_Tim McDaniels is a specialist in
decision sciences and policy analysis, particularly in managing
environmental and technology-related societal risks. In SCARP that
means he teaches classes and does research on aspects of planning and
policy analysis for a whole array of issues. His current research
focuses on climate change adaptation in linked human/ ecological
systems. He also has ongoing research projects concerned with building
regional resilience in infrastructure systems.
_Raffaele Vignola, holds a PhD
from the the Swiss Federal Institute of Technology Zurich. He has worked
at CATIE since 2005 in the Global Change research unit, focusing
mainly on ecosystem service management and policies for adaptation to
climate change. Prior to CATIE, Raffaele worked in Central America in
the fields of risk management and watershed management. He dedicates
his free time to his family, music, cinema and literature.
_Julian Gonzalez has been working on social and environmental challenges for over ten years. He has experience working in South, Central and North America, with a multitude of agencies and clients, from indigenous and First Nation communities, to international agencies, local and international NGOs, research institutes, and municipal and regional governments. Julian has always been fascinated by the question of how to help a group of people and a society make progress on difficult societal challenges. This question has taken him on a journey to amass expertise in learning tools, methods and systems to support a group facing a tough challenge. Julian has simultaneously explored the more subtle internal personal and group dynamics that can impede or facilitate progress on the challenge at hand.
_Sonja Klinsky, PhD is a post-doctoral fellow co-hosted by the University of British Columbia and the University of Cambridge. Her work is focused on the development of climate policy domestically and internationally. Most recently she has explored the implementation challenges of cap and trade systems, and the justice arguments used in climate policy debates at multiple scales. Previously she worked in local sustainability planning, environmental information design, and gender and development.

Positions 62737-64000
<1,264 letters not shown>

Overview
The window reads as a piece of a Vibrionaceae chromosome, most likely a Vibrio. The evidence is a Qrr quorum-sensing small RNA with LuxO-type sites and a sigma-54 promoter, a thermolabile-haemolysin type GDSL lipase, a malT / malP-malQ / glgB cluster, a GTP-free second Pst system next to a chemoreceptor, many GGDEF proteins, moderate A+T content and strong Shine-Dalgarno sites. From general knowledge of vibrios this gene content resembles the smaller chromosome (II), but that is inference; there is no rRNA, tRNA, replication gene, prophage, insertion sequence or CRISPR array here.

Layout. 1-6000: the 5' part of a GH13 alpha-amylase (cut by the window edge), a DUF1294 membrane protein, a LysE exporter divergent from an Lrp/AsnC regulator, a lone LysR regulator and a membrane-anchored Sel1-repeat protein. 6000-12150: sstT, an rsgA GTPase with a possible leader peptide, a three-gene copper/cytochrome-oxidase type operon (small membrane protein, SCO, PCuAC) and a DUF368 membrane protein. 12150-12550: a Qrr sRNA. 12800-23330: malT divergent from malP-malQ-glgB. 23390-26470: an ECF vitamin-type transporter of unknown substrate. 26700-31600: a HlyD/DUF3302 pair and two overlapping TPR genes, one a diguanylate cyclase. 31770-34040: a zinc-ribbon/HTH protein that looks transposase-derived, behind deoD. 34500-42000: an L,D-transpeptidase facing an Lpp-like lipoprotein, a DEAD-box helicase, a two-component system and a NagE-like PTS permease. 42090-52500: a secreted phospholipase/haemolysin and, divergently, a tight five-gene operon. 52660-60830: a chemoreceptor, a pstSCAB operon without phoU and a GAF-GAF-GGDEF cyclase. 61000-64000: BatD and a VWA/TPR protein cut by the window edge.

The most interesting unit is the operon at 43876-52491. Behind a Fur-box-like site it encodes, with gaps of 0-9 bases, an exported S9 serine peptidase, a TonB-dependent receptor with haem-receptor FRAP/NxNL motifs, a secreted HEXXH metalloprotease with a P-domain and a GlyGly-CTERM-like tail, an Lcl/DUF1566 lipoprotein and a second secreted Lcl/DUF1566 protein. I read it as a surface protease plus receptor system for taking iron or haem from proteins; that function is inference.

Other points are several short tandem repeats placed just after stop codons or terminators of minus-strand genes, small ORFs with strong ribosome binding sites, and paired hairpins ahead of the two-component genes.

_Oliver Lane, M.F., BA (Hons) is a
sustainability practitioner with over ten years of international
consulting and management experience and training. He holds degrees in
Sustainability Planning and Natural Resources Management, Business
Economics and Non-profit Organization Management. Oliver has worked in
corporate banking, community economic development (microfinance),
environmental education, integrated water management and community
planning. His broad professional interest is to provide support to
organizations and communities engaged in sustainability-related
MA (Plan) received her Masters in Planning from UBC's School of Community and Regional
Planning (SCARP) in 2011. Her graduating project discussed
mitigation-adaptation conflicts in municipal decision-making, using the City of
Vancouver as a case study. Her work with CATIE has involved exploring the
intersection between rural land use, climate change and sustainable rural
livelihoods in Costa Rica and Nicaragua. Amanda currently lives and works in
_Jordan Tam is a second year PhD student at the Institute for Resources, Environment and Sustainability with a background in psychology. His broad interest is in untangling the interactions between ecosystems and social systems to understand how to best manage marine resources. Specifically he researches the processes of social learning and the transmission of norms, beliefs, values, and behaviours, within and between groups, and their implication for the adaptability of human communities to changing environments.
His past work examined the cognitive and affective constraints to adaptation to climate change in biodiversity conservation. Specifically he studied perceptions of conservation policy and explored how environmental beliefs, emotion, and perceptions of risk affected people’s willingness to endorse (sometimes controversial) adaptation strategies in a protected area contexts.
Other areas of research in which he is currently engaged include: Climate change risk perception, mitigation and adaptation behaviours in Costa Rica; defining and valuing cultural ecosystem services; the integration of social considerations into conservation planning; and the interface between science and policy.